Original Article

A Comprehensive View of Frequent Emergency Department Users Based on Data from a Regional HIE

Authors: Steven Howard Saef, MD, MSCR, Christine Marie Carr, MD, Jeffrey S. Bush, MD, Marc T. Bartman, MD, Adam B. Sendor, BA, Wenle Zhao, PhD, Zemin Su, MS, Jingwen Zhang, MS, Justin Marsden, BS, J. Christophe Arnaud, BS, Cathy L. Melvin, PhD, Leslie Lenert, MD, MS, William P. Moran, MD, MS, Patrick D. Mauldin, PhD, Jihad S. Obeid, MD


Objectives: A small but significant number of patients make frequent emergency department (ED) visits to multiple EDs within a region. We have a unique health information exchange (HIE) that includes every ED encounter in all hospital systems in our region. Using our HIE we were able to characterize all frequent ED users in our region, regardless of hospital visited or payer class. The objective of our study was to use data from an HIE to characterize patients in a region who are frequent ED users (FEDUs).

Methods: We constructed a database from a cohort of adult patients (18 years old or older) with information in a regional HIE for a 1-year period beginning in April 2012. Patients were defined as FEDUs (those who made four or more visits during the study period) and non-FEDUs (those who made fewer than four ED visits during the study period). Predictor variables included age, race, sex, payer class, county of residence, and International Classification of Diseases, Ninth Revision codes. Bivariate (χ 2 ) and multivariate (logistic regression) analyses were performed to determine associations between predictor variables and the outcome of being a FEDU.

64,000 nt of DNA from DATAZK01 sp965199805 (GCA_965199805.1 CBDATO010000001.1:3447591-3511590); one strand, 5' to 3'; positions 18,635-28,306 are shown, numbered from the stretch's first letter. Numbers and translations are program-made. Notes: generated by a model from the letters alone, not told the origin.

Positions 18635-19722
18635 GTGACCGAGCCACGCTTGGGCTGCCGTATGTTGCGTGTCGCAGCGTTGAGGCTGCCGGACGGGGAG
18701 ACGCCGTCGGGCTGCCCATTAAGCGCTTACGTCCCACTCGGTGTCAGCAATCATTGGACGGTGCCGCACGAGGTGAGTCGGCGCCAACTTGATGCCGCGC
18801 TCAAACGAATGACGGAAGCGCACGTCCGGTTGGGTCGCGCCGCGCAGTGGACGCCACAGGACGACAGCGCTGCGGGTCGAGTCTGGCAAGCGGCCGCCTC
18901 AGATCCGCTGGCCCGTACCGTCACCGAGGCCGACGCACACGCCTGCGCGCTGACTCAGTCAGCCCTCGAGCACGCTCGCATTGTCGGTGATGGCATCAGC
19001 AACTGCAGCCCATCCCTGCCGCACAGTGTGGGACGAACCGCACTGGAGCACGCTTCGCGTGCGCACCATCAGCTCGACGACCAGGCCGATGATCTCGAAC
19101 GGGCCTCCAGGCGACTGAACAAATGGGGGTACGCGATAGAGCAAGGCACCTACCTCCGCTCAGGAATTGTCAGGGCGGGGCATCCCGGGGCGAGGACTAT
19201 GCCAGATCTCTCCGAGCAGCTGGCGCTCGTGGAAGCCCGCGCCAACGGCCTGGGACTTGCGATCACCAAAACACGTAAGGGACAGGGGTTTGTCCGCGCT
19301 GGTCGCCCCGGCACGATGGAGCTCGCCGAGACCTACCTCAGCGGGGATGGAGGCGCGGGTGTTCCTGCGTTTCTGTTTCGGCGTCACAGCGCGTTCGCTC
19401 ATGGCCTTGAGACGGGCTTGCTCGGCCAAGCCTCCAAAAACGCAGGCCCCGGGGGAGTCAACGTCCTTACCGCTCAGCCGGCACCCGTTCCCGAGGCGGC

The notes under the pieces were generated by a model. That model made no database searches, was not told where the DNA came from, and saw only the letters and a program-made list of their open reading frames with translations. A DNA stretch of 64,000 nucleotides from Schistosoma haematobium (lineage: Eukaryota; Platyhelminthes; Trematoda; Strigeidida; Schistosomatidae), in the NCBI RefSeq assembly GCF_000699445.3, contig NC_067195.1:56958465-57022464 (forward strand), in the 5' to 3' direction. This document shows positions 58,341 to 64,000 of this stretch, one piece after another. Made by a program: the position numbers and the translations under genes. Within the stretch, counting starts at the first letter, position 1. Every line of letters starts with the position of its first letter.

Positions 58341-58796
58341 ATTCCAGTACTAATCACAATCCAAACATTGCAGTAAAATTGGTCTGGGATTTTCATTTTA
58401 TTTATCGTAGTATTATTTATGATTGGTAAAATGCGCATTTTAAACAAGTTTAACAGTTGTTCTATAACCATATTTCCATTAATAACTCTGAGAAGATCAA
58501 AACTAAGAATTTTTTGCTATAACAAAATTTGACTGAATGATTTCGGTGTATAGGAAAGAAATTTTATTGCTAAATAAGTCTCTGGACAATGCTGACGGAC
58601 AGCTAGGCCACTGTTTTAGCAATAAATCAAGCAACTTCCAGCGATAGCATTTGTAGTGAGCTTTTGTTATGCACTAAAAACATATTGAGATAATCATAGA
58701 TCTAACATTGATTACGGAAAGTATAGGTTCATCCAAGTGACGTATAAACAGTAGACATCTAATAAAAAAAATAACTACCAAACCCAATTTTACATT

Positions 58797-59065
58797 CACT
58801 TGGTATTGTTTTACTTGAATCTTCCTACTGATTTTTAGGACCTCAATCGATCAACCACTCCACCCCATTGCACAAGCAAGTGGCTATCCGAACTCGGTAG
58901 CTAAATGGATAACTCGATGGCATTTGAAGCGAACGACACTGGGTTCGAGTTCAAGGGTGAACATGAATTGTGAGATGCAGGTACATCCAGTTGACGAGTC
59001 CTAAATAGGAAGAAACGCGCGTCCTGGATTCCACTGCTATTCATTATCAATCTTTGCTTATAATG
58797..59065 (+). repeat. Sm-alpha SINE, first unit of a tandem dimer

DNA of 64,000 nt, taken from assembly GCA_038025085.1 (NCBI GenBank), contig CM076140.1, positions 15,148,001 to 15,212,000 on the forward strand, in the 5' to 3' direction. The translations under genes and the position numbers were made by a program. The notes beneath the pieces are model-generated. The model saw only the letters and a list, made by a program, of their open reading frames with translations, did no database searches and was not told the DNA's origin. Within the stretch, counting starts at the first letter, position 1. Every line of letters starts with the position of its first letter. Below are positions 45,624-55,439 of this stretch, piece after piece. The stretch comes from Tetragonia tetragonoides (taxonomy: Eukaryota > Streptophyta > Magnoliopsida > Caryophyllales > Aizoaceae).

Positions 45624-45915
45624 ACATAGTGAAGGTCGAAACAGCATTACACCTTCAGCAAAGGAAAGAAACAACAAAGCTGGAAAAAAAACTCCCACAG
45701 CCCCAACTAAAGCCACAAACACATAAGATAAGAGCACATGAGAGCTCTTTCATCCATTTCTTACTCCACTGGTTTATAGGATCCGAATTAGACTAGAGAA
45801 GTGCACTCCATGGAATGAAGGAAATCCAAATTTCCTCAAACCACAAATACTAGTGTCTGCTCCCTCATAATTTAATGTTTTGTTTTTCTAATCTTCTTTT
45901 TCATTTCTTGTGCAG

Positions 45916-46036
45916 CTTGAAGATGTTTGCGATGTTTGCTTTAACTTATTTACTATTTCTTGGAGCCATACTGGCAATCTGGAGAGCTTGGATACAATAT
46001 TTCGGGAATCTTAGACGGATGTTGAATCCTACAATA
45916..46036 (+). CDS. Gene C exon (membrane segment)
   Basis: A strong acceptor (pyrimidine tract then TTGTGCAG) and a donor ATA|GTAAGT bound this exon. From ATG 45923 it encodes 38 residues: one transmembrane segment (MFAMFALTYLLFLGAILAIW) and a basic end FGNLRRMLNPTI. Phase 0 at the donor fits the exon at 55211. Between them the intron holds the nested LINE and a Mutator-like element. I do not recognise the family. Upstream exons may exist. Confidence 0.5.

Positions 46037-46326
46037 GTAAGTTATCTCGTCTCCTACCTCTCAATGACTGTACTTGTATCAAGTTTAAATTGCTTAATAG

Results: The database contained 127,672 patients, 12,293 (9.6%) of whom were FEDUs. Logistic regression showed the following patient characteristics to be significantly associated with the outcome of being a FEDU: age 35 to 44 years; African American race; Medicaid, Medicare, and dual-pay payer class; and International Classification of Diseases, Ninth Revision codes 630 to 679 (complications of pregnancy, childbirth, and puerperium), 780 to 799 (ill-defined conditions), 280 to 289 (diseases of the blood), 290–319 (mental disorders), 680 to 709 (diseases of the skin and subcutaneous tissue), 710 to 739 (musculoskeletal and connective tissue disease), 460 to 519 (respiratory disease), and 520 to 579 (digestive disease). No significant differences were noted between men and women.

Conclusions: Data from an HIE can be used to describe all of the patients within a region who are FEDUs, regardless of the hospital system they visited. This information can be used to focus care coordination efforts and link appropriate patients to a medical home. Future studies can be designed to learn the reasons why patients become FEDUs, and interventions can be developed to address deficiencies in health care that result in frequent ED visits.

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